Cal Fire said the fire has now spread to 14,250 acres and has been contained by 0%. The fire has quadrupled in size and spread to El Dorado and Placer County. “Assigned personnel continue to improve existing control lines and build new control lines, and assess and prepare fire-threatening structures,” the agency said in an update on Friday. “The fire is burning in extremely difficult terrain, including steep valleys where it can be difficult to attack a fire directly.”

Hazardous air quality recorded near perimeter of mosquito fire

Air quality index levels are rapidly approaching 300 and above around the perimeter of the Mosquito fire on Friday morning, while 150-200 (unhealthy) levels are being measured more scattered throughout the northern Sierra. Winds operating at higher levels of the atmosphere (15-20,000 feet) will shift this afternoon and become easterly winds, thanks to the remnants of Kay to our south. This is important because the core of pyrocumulus clouds is spreading smoke from the fire that is around that altitude.
So we can expect some particulate matter from the smoke to move into the Sacramento Valley and parts of the Bay Area, with air quality deteriorating further on Friday.

The Chronicle’s air quality map shows Lake Tahoe ringing unhealthy and very unhealthy air as a result of mosquito fires.


Unhealthy air swirls around Lake Tahoe

The Chronicle’s air quality map showed unhealthy – and in some places, very unhealthy – air quality around Lake Tahoe, possibly due to smoke from mosquito fires.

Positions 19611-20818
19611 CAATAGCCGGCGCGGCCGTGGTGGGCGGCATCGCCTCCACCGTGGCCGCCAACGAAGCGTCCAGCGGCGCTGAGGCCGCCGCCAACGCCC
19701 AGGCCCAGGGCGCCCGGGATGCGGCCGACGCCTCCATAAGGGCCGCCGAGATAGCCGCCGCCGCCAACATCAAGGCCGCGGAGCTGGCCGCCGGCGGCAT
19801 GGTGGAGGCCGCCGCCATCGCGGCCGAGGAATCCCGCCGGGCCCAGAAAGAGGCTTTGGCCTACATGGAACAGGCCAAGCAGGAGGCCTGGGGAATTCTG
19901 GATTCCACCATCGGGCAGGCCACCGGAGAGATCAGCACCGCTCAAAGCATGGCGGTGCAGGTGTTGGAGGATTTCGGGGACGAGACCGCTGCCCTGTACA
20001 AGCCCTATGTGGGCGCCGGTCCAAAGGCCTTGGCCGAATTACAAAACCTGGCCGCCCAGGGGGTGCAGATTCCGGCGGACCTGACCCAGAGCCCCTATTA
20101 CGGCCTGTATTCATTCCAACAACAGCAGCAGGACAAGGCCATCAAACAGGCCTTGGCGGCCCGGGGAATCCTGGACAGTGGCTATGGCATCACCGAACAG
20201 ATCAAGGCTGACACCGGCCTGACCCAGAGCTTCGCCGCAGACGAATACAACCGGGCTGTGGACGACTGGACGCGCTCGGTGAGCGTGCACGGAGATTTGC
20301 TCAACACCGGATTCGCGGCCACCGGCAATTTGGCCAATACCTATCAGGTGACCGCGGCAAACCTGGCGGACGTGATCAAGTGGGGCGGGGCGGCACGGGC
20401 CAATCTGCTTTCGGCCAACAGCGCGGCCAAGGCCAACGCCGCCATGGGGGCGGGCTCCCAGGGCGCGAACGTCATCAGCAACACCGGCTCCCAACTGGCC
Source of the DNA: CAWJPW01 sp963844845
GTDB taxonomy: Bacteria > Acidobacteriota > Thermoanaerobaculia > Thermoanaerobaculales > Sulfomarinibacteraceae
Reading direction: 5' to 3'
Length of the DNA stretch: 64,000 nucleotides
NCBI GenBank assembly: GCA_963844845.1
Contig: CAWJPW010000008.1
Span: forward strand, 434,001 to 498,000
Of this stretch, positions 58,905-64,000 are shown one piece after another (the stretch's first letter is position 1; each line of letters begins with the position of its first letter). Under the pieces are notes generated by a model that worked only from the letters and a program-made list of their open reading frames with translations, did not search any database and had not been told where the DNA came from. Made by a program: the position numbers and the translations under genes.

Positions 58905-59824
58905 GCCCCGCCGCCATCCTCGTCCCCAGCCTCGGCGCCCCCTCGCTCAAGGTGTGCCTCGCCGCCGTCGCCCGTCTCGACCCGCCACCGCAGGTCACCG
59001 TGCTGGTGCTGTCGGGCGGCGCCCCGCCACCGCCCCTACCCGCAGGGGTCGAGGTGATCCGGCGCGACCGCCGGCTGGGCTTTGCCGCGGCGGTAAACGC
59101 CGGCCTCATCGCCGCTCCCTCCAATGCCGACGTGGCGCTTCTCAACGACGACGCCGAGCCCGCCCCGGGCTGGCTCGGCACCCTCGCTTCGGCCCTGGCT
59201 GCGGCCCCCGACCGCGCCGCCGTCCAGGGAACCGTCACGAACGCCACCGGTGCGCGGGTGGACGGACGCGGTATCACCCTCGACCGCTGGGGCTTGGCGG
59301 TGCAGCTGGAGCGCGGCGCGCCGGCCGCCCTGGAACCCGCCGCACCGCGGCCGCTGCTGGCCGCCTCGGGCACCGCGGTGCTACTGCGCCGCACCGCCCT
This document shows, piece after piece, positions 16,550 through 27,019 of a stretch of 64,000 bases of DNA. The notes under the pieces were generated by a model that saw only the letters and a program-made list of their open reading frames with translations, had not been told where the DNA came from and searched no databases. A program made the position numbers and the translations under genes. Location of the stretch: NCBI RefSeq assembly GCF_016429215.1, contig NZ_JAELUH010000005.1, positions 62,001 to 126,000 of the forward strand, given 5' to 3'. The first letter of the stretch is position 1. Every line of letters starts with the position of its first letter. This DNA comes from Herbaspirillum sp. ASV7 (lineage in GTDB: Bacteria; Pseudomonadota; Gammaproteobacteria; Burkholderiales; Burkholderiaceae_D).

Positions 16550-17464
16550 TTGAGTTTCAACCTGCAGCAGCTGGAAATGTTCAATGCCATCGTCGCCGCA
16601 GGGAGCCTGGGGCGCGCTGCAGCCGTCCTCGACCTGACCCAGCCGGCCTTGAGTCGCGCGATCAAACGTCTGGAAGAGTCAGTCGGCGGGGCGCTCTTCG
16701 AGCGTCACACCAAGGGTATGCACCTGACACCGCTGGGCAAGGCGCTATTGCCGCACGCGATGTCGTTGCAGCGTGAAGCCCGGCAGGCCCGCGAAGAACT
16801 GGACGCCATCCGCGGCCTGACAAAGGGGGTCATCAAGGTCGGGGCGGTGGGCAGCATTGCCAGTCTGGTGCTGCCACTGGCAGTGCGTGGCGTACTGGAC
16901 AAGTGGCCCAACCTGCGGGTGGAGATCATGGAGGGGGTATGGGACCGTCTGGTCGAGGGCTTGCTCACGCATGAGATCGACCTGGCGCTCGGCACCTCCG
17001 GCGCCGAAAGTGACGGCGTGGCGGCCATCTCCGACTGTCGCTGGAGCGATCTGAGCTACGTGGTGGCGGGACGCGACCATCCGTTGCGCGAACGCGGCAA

Patches of unhealthy or very unhealthy air were recorded over a vast area of ​​northern California, northeast of Sacramento.

Hellish images show mosquito fires spreading to many countries

Images captured by wildfire cameras show hellish plumes of smoke produced by the fast-moving mosquito fire. Persistent hot, dry conditions were expected to help the fire grow rapidly throughout the night.

Newsom declares emergency due to wildfire

Governor Gavin Newsom declared a state of emergency on Thursday afternoon due to the Fairview Fire in Mosquito and Placer in Riverside County and El Dorado County. Both wildfires are threatening many communities and forcing thousands of residents to evacuate. The declaration frees up state resources to help residents affected by the fire and to help firefighters fight the fires.